An important public policy question in the United States is whether or not increasing the saving rate will lead to an improvement in the economy’s long-term growth performance. Alternative views of the relationship between investment and the economy’s growth rate suggest different answers to this question. According to the traditional neoclassical growth model, an increase in the investment (saving) rate raises the medium-term growth rate (and the level of the path of output thereafter) but has no long-run effect on the economy’s growth rate. Conversely, in some recent models of endogenous growth, strong externalities associated with an individual firm’s investments imply that the returns from raising the investment rate could be much larger than suggested by the neoclassical model and that a higher investment rate might place the economy on a permanently higher growth path.
This paper attempts to shed light on which (if either) of these views on the relationship between investment and growth is most applicable to the U.S. economy. It quantifies—in terms of the level and the growth rate of future output—the potential returns to the United States from raising its investment rate. After outlining the salient features of the two alternative classes of growth models, the paper examines the long-run growth performance of the U.S. economy with a view to ascertaining the contribution of capital to growth. It presents evidence on growth accounting measures of the contribution of capital and the time-series relationship between investment and growth and discusses whether the rate of return on capital has been consistent with the predictions of alternative models.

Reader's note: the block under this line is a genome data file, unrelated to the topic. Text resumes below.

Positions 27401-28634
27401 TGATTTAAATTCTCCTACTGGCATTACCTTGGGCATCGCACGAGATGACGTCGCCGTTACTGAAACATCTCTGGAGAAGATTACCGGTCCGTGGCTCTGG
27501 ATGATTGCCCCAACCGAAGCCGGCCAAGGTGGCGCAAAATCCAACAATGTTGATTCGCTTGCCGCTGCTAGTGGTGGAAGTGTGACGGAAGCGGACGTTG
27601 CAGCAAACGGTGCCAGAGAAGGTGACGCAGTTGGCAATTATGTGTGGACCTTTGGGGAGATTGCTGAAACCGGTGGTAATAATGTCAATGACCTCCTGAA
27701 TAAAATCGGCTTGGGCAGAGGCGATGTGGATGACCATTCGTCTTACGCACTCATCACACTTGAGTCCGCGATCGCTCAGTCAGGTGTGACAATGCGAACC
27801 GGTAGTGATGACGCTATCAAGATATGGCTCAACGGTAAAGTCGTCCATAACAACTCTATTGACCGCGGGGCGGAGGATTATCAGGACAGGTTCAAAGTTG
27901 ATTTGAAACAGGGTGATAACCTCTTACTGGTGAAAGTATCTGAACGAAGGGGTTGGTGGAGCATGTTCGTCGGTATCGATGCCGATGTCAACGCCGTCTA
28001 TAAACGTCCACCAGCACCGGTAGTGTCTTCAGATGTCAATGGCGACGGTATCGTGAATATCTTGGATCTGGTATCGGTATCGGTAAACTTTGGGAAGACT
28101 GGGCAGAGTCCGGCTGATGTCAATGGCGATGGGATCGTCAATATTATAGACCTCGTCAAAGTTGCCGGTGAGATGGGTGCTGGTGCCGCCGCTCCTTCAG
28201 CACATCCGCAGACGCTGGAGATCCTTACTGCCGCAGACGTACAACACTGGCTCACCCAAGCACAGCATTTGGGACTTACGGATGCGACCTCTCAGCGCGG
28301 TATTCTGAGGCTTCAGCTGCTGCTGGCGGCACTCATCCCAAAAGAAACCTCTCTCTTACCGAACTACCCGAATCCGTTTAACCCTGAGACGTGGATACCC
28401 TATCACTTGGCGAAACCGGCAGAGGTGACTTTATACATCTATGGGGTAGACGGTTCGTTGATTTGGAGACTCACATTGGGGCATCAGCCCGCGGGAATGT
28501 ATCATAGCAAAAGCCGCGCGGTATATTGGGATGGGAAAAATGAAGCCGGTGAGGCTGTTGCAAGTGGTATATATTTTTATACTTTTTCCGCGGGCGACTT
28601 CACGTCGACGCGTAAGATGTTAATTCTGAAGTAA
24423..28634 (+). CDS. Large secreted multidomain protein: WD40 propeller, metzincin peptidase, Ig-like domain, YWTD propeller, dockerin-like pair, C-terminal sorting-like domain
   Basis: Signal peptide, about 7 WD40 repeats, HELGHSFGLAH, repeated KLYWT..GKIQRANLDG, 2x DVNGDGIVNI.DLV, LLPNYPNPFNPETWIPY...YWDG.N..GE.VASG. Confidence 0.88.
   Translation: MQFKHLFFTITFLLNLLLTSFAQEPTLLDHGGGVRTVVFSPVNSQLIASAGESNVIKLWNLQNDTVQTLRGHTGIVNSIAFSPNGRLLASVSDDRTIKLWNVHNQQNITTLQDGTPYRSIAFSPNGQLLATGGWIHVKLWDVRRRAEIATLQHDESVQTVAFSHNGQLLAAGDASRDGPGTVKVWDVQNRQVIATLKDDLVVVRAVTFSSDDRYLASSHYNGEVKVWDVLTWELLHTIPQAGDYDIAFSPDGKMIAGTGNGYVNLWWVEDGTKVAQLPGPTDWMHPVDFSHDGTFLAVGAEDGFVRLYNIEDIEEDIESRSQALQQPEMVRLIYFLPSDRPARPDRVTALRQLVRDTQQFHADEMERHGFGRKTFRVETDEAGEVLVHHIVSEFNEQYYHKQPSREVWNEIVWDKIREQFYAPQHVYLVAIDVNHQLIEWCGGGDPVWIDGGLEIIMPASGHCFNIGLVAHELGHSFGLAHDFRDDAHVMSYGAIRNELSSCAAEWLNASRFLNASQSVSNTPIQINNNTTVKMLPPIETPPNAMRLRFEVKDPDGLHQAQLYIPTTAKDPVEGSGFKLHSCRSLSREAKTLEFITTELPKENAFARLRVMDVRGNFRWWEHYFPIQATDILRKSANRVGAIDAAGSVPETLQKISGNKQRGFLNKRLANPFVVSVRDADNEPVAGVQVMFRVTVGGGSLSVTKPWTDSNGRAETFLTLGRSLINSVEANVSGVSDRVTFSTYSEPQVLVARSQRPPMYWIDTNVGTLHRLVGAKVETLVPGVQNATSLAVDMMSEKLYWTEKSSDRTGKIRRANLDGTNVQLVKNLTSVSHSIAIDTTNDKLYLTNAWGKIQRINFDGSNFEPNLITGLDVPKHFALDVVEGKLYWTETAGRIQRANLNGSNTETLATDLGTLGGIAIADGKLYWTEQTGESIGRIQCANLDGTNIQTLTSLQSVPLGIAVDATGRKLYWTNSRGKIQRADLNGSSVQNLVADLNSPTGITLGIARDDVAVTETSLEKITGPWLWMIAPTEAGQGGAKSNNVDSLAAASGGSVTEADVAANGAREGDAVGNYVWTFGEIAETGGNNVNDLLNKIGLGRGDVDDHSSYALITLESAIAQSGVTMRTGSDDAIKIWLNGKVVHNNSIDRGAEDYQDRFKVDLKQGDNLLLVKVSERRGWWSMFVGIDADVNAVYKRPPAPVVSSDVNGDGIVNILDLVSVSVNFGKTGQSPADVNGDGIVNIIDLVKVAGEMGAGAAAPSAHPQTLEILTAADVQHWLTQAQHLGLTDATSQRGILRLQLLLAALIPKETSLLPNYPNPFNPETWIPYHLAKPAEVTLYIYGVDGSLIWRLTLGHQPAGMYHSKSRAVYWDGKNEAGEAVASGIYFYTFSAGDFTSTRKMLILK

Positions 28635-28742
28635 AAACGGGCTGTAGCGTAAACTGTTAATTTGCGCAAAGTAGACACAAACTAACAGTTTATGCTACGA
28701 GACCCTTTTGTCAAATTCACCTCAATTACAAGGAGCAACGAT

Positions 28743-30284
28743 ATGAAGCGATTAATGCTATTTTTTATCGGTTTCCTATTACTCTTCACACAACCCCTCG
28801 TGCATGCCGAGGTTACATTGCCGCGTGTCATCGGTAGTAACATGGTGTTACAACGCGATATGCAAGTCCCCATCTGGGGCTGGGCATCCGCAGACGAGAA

Based on the growth experience of the U.S. economy, the paper argues that there are no strong reasons for rejecting the central conclusion of the neoclassical model that shifts in investment will have no long-lasting effect on the economy’s growth rate. Moreover, given the income share of capital, the effects of shifts in investment on growth in the short to medium term can be expected to be small relative to the U.S. economy’s underlying rate of growth. The predictions of endogenous growth models, which suggest a larger contribution of capital to growth and long-run effects of investment on the growth rate, do not seem to be supported by the data. This conclusion does not imply that efforts to raise the saving (and investment) rate would not lead to an improvement in economic performance in the United States. The payoff from such efforts would include, in particular, a faster growth rate in the transition to a new, long-run equilibrium and a permanently higher level of output and labor productivity.